The Bankruptcy Court noted five factors that supported its finding of bad faith: (1) that Mrs. Myers filed the petition after the CP Court announced its intention to rule, but just before it did so; (2) that the filing was a tactic to prevent adverse rulings; (3) that SMS's state claim against Mrs. Myers was for fraudulent conveyance and represented the vast majority of her debt; (4) that Mrs. Myers allowed her husband to withdraw $6,000 from ACI's account, in violation of the CP Court's order, and used a portion of the funds to pay her bankruptcy counsel; and (5) that Mrs. Myers did not meet the requirements for filing a Chapter 13 petition.

Mrs. Myers is correct that a bankruptcy filing during the pendency of related state court litigation is not necessarily in bad faith. See In re James Wilson Assocs., 965 F.2d 160, 170-71 (7th Cir. 1992). However, we have specifically held that suspicious timing of a bankruptcy petition is an appropriate factor for a court to consider in the bad faith analysis. See In re Tamecki, 229 F.3d 205, 208 (3d Cir. 2000). We have no doubt that Bankruptcy Courts may reasonably find that bad faith exists "where the purpose of the bankruptcy filing is to defeat state court litigation without a reorganization purpose." In re Dami, 172 B.R. 6, 10 (Bankr.E.D. Pa. 1994).

We cannot conclude that the Bankruptcy Court's second reason, that [491 F.3d 126] 126 the bankruptcy filing was a mere tactic to prevent the adverse judgment, was clearly erroneous. The Bankruptcy Court is best positioned to assess the facts, particularly those related to credibility and purpose. See Lilley, 91 F.3d at 496. Even courts of appeals applying a narrow definition of bad faith have held that it is appropriate for a bankruptcy court to assess the debtor's purpose and, if that purpose is to frustrate another court's jurisdiction, to consider it in the bad faith inquiry. See, e.g., In re Huckfeldt, 39 F.3d 829, 832 (8th Cir. 1994). Indeed, this inquiry is inseparable from the bankruptcy courts' broad power to "decide whether the petitioner has abused the provisions, purpose, or spirit of bankruptcy law." Tamecki, 229 F.3d at 207.

Mrs. Myers argues that the Bankruptcy Court's third point, that the vast majority of her debt arose from an adverse judgment of fraudulent conveyance, is relevant only to whether the debt is ultimately dischargeable. This argument is without merit. We have specifically held that the bad faith inquiry properly includes consideration of the "nature of the debt," and "how the debt arose." Lilley, 91 F.3d at 496. That these factors are also relevant to dischargeability in no way dictates that they are excised from the bad faith analysis. We have also specifically held that "intention to avoid a large single debt" is properly a factor in the bad faith inquiry. Tamecki, 229 F.3d at 207.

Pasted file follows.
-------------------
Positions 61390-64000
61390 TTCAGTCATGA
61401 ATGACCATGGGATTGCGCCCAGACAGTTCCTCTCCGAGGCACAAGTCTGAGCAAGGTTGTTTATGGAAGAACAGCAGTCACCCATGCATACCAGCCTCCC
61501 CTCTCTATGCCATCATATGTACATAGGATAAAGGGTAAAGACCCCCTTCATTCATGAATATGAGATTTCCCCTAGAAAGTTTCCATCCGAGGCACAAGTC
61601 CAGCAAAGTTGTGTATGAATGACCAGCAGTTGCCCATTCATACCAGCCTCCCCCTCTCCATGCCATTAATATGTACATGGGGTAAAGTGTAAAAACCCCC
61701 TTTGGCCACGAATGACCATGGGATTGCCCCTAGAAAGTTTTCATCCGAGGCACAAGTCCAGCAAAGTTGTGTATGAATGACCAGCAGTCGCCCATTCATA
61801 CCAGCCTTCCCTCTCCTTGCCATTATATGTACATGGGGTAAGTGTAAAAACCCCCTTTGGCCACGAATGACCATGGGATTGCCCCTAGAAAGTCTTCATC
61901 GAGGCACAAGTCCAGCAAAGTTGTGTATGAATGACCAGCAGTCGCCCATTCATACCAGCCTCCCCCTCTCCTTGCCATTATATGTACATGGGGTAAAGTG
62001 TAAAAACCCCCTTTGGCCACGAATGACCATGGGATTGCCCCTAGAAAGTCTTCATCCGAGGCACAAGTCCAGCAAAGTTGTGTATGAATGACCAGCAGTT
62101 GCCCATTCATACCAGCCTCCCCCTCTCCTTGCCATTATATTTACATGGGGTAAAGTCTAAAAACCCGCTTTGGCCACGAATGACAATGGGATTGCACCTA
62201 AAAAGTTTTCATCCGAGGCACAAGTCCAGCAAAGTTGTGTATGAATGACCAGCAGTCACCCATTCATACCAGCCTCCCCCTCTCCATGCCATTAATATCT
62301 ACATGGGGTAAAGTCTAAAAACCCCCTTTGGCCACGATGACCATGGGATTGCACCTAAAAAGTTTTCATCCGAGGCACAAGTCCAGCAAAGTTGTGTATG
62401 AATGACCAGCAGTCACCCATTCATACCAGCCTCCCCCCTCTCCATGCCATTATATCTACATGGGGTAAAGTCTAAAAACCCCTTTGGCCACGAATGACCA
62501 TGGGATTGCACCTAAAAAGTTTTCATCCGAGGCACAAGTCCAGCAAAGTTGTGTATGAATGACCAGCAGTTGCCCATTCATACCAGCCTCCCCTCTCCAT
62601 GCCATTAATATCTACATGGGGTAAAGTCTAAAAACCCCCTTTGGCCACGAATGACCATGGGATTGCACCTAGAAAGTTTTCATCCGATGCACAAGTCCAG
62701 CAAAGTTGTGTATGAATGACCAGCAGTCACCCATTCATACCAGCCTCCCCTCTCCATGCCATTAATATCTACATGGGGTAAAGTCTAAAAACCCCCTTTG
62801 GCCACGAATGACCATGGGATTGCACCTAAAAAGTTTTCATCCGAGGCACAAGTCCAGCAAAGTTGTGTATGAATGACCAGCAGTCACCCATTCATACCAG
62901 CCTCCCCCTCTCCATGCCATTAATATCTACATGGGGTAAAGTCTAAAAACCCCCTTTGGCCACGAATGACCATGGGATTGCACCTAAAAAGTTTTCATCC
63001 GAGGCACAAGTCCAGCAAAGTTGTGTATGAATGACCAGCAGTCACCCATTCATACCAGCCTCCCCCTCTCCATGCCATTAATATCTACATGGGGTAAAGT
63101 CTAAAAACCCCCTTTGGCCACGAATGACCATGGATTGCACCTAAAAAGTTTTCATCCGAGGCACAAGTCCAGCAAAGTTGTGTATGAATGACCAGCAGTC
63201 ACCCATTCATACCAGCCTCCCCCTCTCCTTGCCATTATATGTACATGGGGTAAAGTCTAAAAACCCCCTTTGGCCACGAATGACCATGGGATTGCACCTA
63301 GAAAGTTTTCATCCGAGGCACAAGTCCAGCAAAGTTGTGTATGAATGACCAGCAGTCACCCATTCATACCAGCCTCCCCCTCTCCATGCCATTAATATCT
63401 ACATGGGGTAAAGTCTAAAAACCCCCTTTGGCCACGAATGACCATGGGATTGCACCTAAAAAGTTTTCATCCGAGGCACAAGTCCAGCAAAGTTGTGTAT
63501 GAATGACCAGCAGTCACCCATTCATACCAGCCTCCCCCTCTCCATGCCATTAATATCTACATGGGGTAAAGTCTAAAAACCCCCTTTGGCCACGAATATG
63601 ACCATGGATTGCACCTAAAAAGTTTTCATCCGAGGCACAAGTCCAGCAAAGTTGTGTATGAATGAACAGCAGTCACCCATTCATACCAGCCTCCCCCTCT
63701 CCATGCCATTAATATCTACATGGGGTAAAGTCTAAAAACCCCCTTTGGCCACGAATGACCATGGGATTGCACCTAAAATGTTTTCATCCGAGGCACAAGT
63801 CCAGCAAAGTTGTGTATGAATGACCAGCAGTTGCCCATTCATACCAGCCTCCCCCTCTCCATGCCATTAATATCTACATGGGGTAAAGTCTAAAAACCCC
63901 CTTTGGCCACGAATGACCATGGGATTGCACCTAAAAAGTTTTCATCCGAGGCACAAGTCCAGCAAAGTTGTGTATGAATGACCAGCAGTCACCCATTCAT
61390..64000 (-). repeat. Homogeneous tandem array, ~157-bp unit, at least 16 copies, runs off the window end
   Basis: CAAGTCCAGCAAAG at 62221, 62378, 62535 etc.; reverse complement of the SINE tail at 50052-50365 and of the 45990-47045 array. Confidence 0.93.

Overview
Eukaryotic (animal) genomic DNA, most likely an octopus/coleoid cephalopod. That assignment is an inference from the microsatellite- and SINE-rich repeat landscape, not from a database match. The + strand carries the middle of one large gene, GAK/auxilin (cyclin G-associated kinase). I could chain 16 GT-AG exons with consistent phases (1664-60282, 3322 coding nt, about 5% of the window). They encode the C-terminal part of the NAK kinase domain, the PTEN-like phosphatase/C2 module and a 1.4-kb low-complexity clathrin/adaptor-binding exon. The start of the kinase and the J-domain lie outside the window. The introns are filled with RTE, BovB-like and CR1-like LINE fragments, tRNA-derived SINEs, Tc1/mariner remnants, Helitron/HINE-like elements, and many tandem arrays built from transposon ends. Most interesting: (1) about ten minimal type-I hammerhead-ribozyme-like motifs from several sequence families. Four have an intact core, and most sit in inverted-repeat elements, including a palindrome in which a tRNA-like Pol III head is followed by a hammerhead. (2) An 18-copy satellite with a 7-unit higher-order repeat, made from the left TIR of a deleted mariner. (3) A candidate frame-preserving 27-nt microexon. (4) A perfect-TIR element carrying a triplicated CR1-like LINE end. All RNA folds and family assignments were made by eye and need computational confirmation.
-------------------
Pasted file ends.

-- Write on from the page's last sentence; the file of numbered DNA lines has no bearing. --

Mrs. Myers also claims that the withdrawal of $6,000 from AWI's account, in violation of the CP Court's order, was innocent, as neither she nor her husband had notice of that order which had been issued the day before. The Bankruptcy Court found that, "in all probability," the Myerses did have actual notice of the CP Court's orders. Although we take issue with the Bankruptcy Court's formulation— it is the trial court's unique obligation to find the facts, not to determine whether they are merely probable—we see no support for the position that this finding was clearly erroneous. Even if Mr. and Mrs. Myers had no actual notice of the CP Court's orders, the Bankruptcy Court could have reasonably concluded that this was deliberate ignorance that would have likewise been relevant to the bad faith inquiry.

Finally, Mrs. Myers attacks the Bankruptcy Court's conclusion that she was ineligible for Chapter 13 relief as she satisfied the requirements neither of "regular income," nor of "noncontingent, liquidated, unsecured debts of less than $307,675." 11 U.S.C. § 109(e). The Bankruptcy Court reasoned that Mrs. Myers knew that she was likely ineligible for Chapter 13 relief and filed the petition as a mere delaying tactic. As to the first requirement, Mrs. Myers and her husband argued that they could find employment, but they nevertheless listed their income as zero on their schedules and proposed initial payments of $10 per month to the Chapter 13 trustee. As to the second requirement, the Bankruptcy Court conducted a lengthy and learned analysis, echoed by the District Court, on the definitions of "contingent" and "liquidated." The Bankruptcy Court concluded that the judgment against Mrs. Myers, totaling more than one million dollars, was both noncontingent and liquidated. We need not repeat the analysis here. Even if Mrs. Myers could show that she was eligible for Chapter 13 relief on the date she filed her petition, this was but one of five factors that the Bankruptcy Court examined. We would not find that the Bankruptcy Court had abused its discretion by dismissing Mrs. Myers's Chapter 13 case even if this fifth factor had never been mentioned.

[491 F.3d 127] 127

Mrs. Myers also argues that the Bankruptcy Court erred by refusing to convert her Chapter 13 case to Chapter 7. See 11 U.S.C. § 1307(a) ("The debtor may convert a case under this chapter to a case under chapter 7 of this title at any time."). However, the decision whether to convert the case lies within the sound discretion of the Bankruptcy Court, just as does the decision whether to dismiss the case outright. See Matter of Sullivan Central Plaza I. Ltd., 935 F.2d 723, 728 (5th Cir. 1991). Chapter 7 cases are subject to the same requirement of good faith as Chapter 13 cases. See Tamecki, 229 F.3d at 207. The Bankruptcy Court concluded that the same factors that indicated that Mrs. Myers filed her Chapter 13 cases in bad faith would apply with equal force to her Chapter 7 filing. The Bankruptcy Court was clear that Mrs. Myers's Chapter 13 case was not dismissed because she was ineligible, but because she lacked the requisite good faith intent. For the reasons already discussed, the Bankruptcy Court did not abuse its discretion by refusing to convert Mrs. Myers's case to Chapter 7.